Three studies in this weeks BMJ show that unlicensed and off-label prescription of drugs to children is common and carries a high risk of adverse drug reactions.
In the first study, researchers in Germany found 13% of prescriptions for a group of children in primary care were off-label. The proportion of off-label prescriptions was highest for 1-2 year olds and included drugs for heart conditions, genitourinary disorders, and anti-inflammatory agents. The authors conclude that efforts to improve the quality of drug treatment in children should not exclude widely marketed and firmly established drugs.
A second study by a team of Dutch researchers found over 22% of prescriptions for children aged 0-16 years were used off-label. Drug groups with the highest proportion of off-label use included oral contraceptives, and drugs for eye and skin conditions. They argue that many licensed drugs used by children in the community are poorly labelled for use in children, resulting in high rates of off-label use. Therefore labelling for children needs to be improved.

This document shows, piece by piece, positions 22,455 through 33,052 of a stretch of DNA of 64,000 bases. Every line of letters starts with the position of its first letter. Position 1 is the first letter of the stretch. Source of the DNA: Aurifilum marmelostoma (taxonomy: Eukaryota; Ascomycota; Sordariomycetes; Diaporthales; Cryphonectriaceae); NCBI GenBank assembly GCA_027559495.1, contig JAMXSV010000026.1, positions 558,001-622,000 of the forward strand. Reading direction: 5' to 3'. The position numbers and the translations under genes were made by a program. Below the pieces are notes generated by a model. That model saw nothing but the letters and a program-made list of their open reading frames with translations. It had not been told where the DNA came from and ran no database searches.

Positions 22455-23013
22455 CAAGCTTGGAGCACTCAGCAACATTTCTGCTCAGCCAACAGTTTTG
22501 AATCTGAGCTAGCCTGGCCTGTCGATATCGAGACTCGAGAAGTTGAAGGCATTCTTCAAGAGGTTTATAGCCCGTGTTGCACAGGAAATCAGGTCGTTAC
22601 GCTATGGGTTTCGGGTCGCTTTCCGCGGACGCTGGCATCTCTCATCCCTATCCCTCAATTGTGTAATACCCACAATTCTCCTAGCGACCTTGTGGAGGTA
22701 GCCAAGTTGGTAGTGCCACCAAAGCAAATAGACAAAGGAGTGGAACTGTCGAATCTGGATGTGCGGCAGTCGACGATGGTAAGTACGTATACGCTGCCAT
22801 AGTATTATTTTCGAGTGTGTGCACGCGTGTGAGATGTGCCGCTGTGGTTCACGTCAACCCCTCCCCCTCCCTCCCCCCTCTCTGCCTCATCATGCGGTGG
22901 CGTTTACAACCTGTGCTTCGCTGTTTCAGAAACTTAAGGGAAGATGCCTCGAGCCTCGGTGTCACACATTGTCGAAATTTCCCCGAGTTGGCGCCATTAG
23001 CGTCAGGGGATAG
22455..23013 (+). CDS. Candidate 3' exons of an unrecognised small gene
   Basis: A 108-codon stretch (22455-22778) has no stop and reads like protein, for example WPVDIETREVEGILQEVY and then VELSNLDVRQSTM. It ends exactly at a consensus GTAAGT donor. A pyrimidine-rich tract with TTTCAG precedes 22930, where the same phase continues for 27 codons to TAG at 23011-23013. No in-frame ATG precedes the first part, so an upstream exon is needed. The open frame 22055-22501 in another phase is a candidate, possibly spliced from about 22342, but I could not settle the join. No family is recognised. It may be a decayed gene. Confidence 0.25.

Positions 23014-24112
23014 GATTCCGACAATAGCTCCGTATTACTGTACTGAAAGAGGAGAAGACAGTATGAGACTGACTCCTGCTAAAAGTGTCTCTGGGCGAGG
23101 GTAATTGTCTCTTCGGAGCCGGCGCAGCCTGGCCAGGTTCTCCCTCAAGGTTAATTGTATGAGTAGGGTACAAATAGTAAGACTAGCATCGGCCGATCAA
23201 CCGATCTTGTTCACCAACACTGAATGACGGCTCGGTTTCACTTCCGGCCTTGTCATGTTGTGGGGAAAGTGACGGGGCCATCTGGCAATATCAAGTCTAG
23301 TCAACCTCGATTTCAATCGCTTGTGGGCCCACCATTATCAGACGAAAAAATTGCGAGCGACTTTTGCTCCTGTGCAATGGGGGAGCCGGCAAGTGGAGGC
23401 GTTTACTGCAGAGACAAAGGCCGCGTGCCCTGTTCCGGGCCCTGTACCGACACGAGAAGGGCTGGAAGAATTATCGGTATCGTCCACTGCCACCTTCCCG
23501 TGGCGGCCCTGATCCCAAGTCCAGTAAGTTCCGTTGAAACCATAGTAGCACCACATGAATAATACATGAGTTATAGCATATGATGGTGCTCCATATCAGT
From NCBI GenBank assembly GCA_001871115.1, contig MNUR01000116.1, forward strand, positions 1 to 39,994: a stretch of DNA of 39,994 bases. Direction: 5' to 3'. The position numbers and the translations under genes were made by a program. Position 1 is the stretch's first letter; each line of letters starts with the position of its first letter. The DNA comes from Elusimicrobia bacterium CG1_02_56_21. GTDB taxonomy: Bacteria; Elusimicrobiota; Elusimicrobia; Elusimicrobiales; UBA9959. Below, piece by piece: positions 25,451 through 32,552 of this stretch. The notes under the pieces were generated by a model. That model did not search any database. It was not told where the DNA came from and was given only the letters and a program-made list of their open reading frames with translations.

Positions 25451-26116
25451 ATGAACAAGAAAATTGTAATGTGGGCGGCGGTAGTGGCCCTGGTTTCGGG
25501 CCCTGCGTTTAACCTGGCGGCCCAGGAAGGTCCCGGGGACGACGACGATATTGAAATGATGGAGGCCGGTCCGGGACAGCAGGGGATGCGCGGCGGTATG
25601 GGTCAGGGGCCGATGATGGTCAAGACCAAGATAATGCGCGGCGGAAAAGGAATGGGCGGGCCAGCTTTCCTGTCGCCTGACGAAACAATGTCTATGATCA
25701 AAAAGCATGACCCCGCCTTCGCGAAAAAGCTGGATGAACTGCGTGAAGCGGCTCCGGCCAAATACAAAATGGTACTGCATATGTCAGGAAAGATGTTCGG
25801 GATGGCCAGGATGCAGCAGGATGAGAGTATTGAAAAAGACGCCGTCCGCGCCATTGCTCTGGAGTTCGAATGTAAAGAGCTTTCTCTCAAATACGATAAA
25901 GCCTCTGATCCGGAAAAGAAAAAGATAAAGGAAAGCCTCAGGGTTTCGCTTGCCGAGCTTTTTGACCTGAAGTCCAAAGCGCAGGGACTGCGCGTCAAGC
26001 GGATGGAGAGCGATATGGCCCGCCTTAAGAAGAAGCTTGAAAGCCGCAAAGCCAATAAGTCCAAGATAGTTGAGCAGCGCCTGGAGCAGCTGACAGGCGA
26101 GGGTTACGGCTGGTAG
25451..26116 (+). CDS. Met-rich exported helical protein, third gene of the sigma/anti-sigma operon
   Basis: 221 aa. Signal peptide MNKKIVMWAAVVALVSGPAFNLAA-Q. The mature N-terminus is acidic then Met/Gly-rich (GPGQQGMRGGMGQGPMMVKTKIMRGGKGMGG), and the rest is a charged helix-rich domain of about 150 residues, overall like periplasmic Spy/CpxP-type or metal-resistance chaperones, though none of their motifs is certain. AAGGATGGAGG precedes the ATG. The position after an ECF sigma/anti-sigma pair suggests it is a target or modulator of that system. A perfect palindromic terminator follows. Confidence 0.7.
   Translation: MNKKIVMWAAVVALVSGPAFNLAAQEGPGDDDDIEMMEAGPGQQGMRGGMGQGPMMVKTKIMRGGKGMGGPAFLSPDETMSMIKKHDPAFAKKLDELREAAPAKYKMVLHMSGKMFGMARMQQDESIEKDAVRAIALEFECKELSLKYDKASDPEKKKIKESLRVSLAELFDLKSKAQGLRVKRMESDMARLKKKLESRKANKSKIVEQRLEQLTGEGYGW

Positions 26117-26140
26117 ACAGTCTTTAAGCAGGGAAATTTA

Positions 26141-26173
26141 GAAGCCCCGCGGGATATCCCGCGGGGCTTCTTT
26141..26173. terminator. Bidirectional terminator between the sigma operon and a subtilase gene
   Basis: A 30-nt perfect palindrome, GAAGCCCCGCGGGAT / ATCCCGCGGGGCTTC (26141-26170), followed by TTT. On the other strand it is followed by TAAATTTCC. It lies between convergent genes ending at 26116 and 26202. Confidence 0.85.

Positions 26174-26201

Although unlicensed and off-label prescribed drugs do not necessarily carry an actual threat to the health of a child, the risk of adverse drug reactions is high, as adequate dosing schemes have often not been assessed, according to a third study. The authors conclude that this situation is highly unsatisfactory, and efforts should be made to improve it.